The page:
History

Psiloritis

Psiloritis or Ida was regarded as a legendary and sacred mountain in ancient times. It is the highest mountain in Crete (2,456 m) and one of the highest in Greece. The name Psiloritis is newer and was first mentioned in a Cretan distributional letter to twelve nobles in 1184 as "the high mountain".The ancient name "Idi" or in Doric dialect "Ida" derives from the superb view offered by the top of the mountain. From there you can view large areas of the island (almost all of Crete). The ancient Cretan people used to say that the mountain has the privilege of seeing the sun before its rise. The most precise etymology of the word "Idi" and "Ida" means a wooded mountain, sacred forest, which indicates that in ancient times, the tree covered large parts of the area and vegetation was generally much richer than that seen today.

Besides its wealth of forests, according to Homer, Idi was rich in water. Herodotus also mentioned that there was dense vegetation. Pharaoh Touthmosis (1501 -1447 BC) purchased from the forests of Crete timber for shipbuilding, which confirms the status of vegetation mentioned by Herodotus. Remnants of vegetation are now in Rouvas, Trygiodo, Gorge Voriza etc. Plenty of maples, oaks, cypresses and arbutus cover the lower slopes of the mountain.

The geophysical feature of the region is the richest in Crete with high diversity, characterized by a variety of natural formations such as small canyons, mountain valleys and hilly complexes in the north.

In the southern part the Psiloritis mountain emerges round the plateau of Nida.

The southern slopes are steep and most of the area is karst and includes canyons polges, hundreds of doline karst caves and potholes. The region is characterized by diverse landscapes, high biodiversity, presence of many endemic species of plants and animals, rare plant formations, rare and endangered species. In a large part of Psiloritis there are 18 distinct habitat types (in accordance with Directive 92/43/EEC), two of which are priority habitats.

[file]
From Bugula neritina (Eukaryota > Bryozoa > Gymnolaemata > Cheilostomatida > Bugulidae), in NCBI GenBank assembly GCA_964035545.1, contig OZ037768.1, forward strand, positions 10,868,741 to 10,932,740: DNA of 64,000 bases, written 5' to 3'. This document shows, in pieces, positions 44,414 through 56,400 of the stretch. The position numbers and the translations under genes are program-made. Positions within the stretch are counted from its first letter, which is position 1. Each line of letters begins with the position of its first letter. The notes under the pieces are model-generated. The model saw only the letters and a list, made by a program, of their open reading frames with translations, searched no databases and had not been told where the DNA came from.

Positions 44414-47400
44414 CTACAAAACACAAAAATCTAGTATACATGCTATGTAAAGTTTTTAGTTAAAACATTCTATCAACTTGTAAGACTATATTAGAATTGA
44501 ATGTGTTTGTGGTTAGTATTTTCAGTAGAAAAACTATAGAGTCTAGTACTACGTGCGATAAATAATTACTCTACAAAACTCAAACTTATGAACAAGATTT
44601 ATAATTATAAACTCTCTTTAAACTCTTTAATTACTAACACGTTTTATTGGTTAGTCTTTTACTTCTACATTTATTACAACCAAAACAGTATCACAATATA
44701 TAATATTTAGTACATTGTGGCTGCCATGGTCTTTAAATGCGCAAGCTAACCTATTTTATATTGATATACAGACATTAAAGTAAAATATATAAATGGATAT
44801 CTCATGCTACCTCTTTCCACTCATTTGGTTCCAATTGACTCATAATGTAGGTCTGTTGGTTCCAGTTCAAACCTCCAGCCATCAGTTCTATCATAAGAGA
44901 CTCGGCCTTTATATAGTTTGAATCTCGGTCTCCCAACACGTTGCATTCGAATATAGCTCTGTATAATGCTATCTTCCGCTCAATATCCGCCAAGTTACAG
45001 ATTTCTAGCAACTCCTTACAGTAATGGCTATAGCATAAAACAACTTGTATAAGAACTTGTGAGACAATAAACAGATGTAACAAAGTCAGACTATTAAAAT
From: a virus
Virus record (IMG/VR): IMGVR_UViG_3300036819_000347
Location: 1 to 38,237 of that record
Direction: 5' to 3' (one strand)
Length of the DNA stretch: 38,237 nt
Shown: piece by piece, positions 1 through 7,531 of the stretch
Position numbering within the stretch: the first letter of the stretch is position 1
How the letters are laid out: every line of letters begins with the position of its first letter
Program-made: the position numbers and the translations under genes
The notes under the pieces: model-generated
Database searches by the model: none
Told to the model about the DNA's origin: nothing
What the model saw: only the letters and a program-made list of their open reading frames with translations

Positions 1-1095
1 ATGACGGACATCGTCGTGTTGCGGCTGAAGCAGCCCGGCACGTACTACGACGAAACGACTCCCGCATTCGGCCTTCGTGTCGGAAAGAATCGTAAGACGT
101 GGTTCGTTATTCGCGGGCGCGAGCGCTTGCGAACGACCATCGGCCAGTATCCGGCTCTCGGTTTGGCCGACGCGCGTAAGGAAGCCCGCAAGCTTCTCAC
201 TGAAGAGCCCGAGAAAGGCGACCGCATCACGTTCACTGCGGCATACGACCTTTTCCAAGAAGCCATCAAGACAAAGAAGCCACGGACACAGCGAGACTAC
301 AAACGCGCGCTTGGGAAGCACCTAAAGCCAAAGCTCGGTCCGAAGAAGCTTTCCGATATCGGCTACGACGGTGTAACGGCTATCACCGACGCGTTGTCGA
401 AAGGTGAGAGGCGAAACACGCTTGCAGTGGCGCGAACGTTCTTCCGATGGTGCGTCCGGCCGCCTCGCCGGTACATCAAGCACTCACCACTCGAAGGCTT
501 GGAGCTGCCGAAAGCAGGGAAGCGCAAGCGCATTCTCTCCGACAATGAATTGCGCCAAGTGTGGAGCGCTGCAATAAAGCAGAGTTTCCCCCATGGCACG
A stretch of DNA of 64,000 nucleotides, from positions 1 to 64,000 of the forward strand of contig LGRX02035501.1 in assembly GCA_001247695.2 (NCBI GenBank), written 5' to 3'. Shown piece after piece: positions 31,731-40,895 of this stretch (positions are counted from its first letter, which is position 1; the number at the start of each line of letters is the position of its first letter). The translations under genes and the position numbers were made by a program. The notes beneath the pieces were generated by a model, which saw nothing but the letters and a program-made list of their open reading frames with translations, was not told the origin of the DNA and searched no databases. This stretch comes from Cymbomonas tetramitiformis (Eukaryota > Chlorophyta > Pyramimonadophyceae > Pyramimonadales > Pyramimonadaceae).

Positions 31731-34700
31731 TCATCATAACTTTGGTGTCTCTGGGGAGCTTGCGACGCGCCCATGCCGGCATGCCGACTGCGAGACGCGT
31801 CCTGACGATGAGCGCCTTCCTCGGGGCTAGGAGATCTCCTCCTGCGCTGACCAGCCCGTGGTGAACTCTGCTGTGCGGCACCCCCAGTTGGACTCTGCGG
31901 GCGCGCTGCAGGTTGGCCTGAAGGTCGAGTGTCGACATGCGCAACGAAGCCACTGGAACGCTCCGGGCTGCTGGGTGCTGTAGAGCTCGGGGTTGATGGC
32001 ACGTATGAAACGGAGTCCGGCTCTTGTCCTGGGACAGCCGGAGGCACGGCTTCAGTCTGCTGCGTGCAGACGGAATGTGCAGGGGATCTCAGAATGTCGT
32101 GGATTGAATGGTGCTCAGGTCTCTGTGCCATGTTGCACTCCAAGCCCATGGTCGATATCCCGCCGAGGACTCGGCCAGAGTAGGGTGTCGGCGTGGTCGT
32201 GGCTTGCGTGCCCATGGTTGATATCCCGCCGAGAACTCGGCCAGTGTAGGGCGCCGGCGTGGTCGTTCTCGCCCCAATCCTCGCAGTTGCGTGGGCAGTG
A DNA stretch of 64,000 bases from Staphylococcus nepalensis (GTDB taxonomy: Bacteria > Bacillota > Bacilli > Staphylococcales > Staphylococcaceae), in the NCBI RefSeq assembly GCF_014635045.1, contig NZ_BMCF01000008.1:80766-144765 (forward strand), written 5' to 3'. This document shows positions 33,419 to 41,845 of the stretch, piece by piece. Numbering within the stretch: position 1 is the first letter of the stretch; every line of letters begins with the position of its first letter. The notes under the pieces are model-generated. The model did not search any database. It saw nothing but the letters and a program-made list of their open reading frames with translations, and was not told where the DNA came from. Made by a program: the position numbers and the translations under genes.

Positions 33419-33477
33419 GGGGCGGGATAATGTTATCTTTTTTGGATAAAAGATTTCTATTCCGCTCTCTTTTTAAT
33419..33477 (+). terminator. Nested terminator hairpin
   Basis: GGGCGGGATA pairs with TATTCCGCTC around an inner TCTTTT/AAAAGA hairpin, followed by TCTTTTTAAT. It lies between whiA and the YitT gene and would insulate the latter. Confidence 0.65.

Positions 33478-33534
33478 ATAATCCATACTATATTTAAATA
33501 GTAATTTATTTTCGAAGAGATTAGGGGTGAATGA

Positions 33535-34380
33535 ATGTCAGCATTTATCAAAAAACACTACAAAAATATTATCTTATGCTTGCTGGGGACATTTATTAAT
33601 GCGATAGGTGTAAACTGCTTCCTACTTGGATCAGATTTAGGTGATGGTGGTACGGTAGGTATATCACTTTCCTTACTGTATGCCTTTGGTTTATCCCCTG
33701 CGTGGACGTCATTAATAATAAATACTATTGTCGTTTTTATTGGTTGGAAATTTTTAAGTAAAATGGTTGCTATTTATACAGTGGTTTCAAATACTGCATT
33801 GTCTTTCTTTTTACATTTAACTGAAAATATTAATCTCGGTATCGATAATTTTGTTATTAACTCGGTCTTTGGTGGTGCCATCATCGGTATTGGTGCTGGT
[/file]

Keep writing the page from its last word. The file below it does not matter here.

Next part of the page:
According to a study by the Natural History Museum of Crete, the wider mountainous area hosts significant populations of rare plants and birds. There are approximately 70 species of rare or endemic plants, three of which are protected by international conventions. The area is also an important nesting and migration station for 45 bird species . The scree, cliffs and canyons are vital habitats for biodiversity in the region. For all these reasons, the Greek Government declared Psiloritis as a Natural Park. The mountain belongs to the network Natura 2000 and to the Network of European and Global Geopark.

Ideon Andron, the cave where Zeus grew up, is at an altitude of 1499m. According to mythology, Zeus' mother Rea brought him there to protect him from Saturn who wanted to eat him. Kouretes and Nymphs protected him and the goat Amalthea gave him her milk in order to survive. Homer, Strabo and Plato Many wrote about the mythology of the Ideon Andron. The archaeological excavations showed that it was one of the most important sacred cave of antiquity. The excavations in 1885 and two hundred years later from 1982 to 1985 by archaeologist John Sakellaraki, revealed rich finds, special features, such as the famous bronze shields, offerings of precious materials, gold, silver, ivory, figurines, vases, coins, seals, etc.

At an altitude of 1200m, there is the Minoan settlement of Zominthos with the Minoan Palace of Zominthos. This was a two-storey building, decorated with frescoes. One of the rooms was a pottery workshop, where the archaeological excavations are continued . Close to this settlement there are a Venetian cheese factory and another building which is under reconstruction. The program of the Psiloritis archeological park development is in progress.